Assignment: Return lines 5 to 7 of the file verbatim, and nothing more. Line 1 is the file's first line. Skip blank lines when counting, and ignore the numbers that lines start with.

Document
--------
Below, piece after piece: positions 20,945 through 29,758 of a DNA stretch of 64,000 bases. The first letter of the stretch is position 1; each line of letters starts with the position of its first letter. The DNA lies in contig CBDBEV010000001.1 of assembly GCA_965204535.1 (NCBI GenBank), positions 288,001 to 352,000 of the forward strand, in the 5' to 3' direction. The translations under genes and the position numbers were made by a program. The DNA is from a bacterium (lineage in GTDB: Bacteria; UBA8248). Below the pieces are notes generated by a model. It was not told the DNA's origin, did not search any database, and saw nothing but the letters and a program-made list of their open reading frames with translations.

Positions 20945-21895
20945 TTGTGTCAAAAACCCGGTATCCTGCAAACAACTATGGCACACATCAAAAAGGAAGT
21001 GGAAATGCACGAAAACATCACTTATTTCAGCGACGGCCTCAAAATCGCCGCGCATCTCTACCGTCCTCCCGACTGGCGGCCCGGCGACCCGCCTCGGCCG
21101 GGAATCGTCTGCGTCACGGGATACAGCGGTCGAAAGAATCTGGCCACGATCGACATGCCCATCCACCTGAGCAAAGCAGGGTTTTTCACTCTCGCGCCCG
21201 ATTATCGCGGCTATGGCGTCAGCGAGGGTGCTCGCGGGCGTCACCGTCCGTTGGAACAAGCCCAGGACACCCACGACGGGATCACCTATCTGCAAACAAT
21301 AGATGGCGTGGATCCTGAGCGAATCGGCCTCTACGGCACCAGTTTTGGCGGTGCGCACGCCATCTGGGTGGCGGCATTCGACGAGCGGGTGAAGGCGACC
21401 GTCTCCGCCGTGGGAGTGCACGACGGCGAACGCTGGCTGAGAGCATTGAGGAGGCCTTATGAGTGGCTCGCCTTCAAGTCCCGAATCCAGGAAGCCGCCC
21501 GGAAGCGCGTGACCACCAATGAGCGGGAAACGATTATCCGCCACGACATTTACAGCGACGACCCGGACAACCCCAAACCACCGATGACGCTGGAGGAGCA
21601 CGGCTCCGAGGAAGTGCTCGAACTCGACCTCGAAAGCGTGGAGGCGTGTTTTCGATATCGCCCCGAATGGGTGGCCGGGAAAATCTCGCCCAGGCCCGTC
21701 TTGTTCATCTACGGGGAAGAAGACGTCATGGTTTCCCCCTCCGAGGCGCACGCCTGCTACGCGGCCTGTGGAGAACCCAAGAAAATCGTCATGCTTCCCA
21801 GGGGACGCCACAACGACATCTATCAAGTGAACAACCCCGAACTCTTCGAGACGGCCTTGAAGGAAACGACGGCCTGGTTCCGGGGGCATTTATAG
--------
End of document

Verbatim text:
21101 GGAATCGTCTGCGTCACGGGATACAGCGGTCGAAAGAATCTGGCCACGATCGACATGCCCATCCACCTGAGCAAAGCAGGGTTTTTCACTCTCGCGCCCG
21201 ATTATCGCGGCTATGGCGTCAGCGAGGGTGCTCGCGGGCGTCACCGTCCGTTGGAACAAGCCCAGGACACCCACGACGGGATCACCTATCTGCAAACAAT
21301 AGATGGCGTGGATCCTGAGCGAATCGGCCTCTACGGCACCAGTTTTGGCGGTGCGCACGCCATCTGGGTGGCGGCATTCGACGAGCGGGTGAAGGCGACC